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Men's lacrosse crushes Yale to earn Ivy win

The vaunted attack trio of seniors Jon Hess, Jesse Hubbard and Chris Massey generated goals early and late in the men's lacrosse team's game against Yale Saturday. But in the crucial opening minutes of the third quarter, with the lowly Elis down by just two goals, the three attackmen hardly made a whisper on offense.

Strangely enough, nobody seemed to notice. That's because everyone was busy watching Josh Sims break the game open.


Sims, a sophomore midfielder, used an array of spectacular one-on-one moves to ignite a third quarter run that buried the Elis (1-4 overall, 0-1 Ivy League) and propelled No. 3 Princeton (4-1, 1-0) to a 16-5 victory in the Ivy opener for both teams at 1952 Stadium.

Halftime speech

The Tigers entered halftime clinging to a 5-3 lead after Yale had seized the momentum by outscoring Princeton 2-1 in the second quarter. After a fire-and-brimstone admonishing by head coach Bill Tierney at the half, the Tigers – led by Sims – went to work in the third quarter.

Just 50 seconds into the quarter, Sims beat Yale goalie Joe Pilch for an unassisted goal to extend the lead to three. Five minutes later, he charged unchecked into the restraining box on a fast break and fired another shot past Pilch.

After a goal by senior midfielder Seamus Grooms, Sims found the back of the net for his fourth and last score of the day with six minutes, two seconds left in the quarter. Senior midfielder John Wynne and Massey added goals to cap Princeton's third quarter run and give the Tigers an 11-3 edge.

Hubbard finished with five goals and one assist, while Massey had two goals and an assist and Hess added two assists. But there was no question as to who was the Tigers' MVP Saturday.

Shining sophomore

"Josh was our leader today," Tierney said. "He was the one who really got us going."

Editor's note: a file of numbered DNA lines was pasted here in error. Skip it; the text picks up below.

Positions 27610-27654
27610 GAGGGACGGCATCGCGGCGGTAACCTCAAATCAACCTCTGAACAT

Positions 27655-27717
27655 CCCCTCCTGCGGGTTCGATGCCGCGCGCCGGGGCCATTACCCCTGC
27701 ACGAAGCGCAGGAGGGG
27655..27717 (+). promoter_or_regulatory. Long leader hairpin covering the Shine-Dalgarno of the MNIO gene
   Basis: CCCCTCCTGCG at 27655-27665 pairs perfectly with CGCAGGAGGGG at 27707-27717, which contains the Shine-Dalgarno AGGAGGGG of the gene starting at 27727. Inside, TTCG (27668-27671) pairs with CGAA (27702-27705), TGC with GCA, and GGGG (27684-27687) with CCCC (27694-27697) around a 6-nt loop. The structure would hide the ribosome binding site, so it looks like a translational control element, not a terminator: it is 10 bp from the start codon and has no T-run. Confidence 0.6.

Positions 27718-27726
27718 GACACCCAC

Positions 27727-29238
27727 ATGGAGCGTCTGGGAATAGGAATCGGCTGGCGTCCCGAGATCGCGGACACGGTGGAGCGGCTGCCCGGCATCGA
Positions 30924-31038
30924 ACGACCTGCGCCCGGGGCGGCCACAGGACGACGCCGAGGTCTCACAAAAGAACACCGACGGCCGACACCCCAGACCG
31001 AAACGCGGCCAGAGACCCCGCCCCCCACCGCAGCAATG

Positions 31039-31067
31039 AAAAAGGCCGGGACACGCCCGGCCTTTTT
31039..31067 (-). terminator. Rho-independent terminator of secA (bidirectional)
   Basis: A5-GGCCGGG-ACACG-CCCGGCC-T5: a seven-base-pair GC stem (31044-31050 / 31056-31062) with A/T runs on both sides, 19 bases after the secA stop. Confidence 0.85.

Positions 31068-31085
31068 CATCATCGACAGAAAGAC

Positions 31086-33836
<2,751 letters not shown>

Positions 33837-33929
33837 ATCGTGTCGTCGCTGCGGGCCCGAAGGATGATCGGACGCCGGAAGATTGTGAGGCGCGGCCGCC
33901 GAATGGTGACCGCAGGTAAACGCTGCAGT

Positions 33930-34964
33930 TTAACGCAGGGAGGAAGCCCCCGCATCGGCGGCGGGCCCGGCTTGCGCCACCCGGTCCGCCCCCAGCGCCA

Sims' most spectacular move came at the end of the first quarter. The sophomore ran around the back of the left side of the net, faked back in the direction he came, then quickly spun and shot the ball past Pilch's stick.

Princeton struggled in the first half for the second straight week. After taking early 2-0 and 4-1 leads, the Tigers endured a 13:27 scoring drought after Sims' first goal. Junior midfielder Lorne Smith finally broke the scoreless streak when he fielded a pass from Hess in the center of the restraining box and fired a high shot into the goal.

Last week against Penn State, the Nittany Lions challenged Princeton in the first half and the Tigers led by only two goals at halftime.

"We can't continue to have the first halves that we've been having," Hubbard said. "I don't know what it is. I can't explain it. We come out fired up and ready to play. It's just that things don't click for us."


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As opposing defenses continue to clamp down on Princeton's attack trio, Tierney wants the humble Sims to contribute more on offense.

"Because of Josh's innate unselfishness," Tierney said, "we have a couple of calls for him that I think in his mind makes it okay for him to go to the goal, because (otherwise) he wouldn't do that out of fear of being selfish."

"(This year) I have more confidence in my ability and I feel like the team has more confidence in me," Sims said. "They want me to take a more aggressive role."

If Sims can continue to his impressive play – he already has 12 goals, four more than all of last season – opposing teams will no longer be able to concentrate solely on Hess, Hubbard and Massey. And if that happens, don't count on seeing many more scoring droughts this season.